Some unknown terrible person shot a defenseless pilot whale last month, leaving it to swim the Atlantic in agony for weeks before it finally beached itself on the New Jersey shore and died. Authorities are still looking for the shooter. The bullet wound caused a fulminant infection in the whale's jaw that prevented it from eating, so it basically starved to death. This was determined during a necropsy, an autopsy for animals.
Along with sympathy for the poor creature, this debacle aroused an interesting question: How does one autopsy a whale? With four-ton meat hooks, whaling knives and bone saws, actually. Michael Moore, a veterinarian and whale biologist at the Woods Hole Oceanographic Institution, does it all the time.
UPDATE: The Sea Shepherd website and various news reports state that the speedboat "Ady Gil" has apparently sunk.
A record-setting stealth boat ended up with a smashed bow during a violent encounter with a Japanese whaling vessel. The stunning collision was captured on film from the Japanese ship, as environmentalists attempted to harass the whaling fleet in Antarctica. A second video taken by the ship Bob Barker shows a different view of the crash.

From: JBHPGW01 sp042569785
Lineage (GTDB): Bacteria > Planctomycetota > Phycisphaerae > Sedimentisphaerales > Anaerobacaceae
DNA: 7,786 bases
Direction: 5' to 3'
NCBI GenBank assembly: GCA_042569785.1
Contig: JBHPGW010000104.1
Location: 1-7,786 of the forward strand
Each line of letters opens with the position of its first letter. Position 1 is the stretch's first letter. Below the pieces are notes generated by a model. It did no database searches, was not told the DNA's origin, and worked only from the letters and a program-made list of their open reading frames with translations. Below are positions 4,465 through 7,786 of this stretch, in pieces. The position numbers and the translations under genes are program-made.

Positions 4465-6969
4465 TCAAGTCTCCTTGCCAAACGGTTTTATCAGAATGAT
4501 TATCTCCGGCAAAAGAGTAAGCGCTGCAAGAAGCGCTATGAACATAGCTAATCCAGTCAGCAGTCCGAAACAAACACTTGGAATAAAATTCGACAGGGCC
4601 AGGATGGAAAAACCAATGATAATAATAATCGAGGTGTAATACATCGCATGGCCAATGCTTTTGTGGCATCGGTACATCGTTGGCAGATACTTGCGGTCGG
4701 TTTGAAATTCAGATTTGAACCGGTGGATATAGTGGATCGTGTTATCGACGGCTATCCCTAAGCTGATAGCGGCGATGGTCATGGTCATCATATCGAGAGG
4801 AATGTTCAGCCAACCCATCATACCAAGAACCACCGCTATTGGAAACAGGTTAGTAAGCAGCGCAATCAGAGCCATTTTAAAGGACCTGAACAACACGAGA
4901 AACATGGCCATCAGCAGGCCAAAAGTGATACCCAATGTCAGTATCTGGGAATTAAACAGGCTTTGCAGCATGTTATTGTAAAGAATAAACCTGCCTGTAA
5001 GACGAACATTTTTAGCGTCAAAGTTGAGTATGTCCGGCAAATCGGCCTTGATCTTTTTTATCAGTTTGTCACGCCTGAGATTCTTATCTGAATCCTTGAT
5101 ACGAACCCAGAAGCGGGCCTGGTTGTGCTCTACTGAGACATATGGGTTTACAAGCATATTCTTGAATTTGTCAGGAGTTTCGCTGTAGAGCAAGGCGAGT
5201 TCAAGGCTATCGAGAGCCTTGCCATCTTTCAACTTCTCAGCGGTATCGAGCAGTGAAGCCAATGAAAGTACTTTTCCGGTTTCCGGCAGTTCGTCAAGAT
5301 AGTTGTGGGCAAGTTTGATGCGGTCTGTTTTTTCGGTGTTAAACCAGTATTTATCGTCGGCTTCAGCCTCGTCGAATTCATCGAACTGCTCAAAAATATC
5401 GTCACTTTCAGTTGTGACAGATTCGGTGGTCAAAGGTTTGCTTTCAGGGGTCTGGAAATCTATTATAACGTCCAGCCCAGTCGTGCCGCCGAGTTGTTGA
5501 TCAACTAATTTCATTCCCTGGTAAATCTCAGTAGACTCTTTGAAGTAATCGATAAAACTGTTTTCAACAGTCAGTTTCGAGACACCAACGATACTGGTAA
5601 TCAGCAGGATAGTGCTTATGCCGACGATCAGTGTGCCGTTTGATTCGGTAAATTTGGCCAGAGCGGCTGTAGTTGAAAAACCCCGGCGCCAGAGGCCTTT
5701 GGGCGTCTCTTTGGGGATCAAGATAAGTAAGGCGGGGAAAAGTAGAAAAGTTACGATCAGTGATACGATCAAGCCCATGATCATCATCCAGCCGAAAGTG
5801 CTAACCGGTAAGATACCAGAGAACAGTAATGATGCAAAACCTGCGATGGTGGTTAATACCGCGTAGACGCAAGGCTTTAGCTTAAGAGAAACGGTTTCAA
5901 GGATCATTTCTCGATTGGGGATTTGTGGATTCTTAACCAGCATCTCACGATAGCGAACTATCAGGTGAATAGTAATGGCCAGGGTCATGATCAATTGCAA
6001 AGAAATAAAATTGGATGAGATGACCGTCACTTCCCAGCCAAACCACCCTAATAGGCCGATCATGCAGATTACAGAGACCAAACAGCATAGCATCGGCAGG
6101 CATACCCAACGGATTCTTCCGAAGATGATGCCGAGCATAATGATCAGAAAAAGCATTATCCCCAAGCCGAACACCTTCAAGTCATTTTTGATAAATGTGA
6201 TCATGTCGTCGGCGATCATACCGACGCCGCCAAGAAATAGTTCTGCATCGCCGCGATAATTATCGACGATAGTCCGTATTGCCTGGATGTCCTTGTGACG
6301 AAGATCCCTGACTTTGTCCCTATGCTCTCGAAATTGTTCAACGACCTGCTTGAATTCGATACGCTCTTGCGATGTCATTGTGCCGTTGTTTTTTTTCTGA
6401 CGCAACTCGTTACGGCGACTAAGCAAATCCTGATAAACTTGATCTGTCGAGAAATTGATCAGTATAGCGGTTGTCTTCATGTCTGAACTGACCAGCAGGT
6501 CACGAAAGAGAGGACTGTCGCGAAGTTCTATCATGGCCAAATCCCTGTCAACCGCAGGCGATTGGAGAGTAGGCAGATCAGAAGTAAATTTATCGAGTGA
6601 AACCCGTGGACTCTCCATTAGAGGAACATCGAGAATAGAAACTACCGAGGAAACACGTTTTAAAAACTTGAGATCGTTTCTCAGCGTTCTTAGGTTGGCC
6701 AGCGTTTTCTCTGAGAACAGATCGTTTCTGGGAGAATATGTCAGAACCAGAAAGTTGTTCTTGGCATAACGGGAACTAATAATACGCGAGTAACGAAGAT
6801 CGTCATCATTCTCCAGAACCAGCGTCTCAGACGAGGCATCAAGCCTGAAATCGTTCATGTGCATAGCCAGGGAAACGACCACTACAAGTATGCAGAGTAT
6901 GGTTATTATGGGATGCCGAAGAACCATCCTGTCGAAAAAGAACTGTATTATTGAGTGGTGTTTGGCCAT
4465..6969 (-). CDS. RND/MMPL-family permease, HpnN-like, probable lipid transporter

The cetaceans aren't to blame for declines in fish populations, according to new reports by conservation groups.
By Dawn StoverPosted 06.26.2008 at 6:19 pm 6 Comments
Whalers in Japan, Norway and Iceland claim that whales are eating fish that might otherwise provide food for humans. Killing whales means more fish for people to eat—in fact, it's a matter of food security for developing countries, the argument goes.
A pro-whaling group discovers the green benefits of hunting whales—but do they miss they overarching point?
By Gregory MonePosted 03.04.2008 at 11:49 am 2 Comments
A Norwegian pro-whaling group released a study concluding that farming livestock is worse for the environment than hunting giant whales. The groups argument is that the process of tracking and harpooning the mammals requires less fuel than farming livestock—the boats burn less fuel, and release less carbon dioxide into the atmosphere.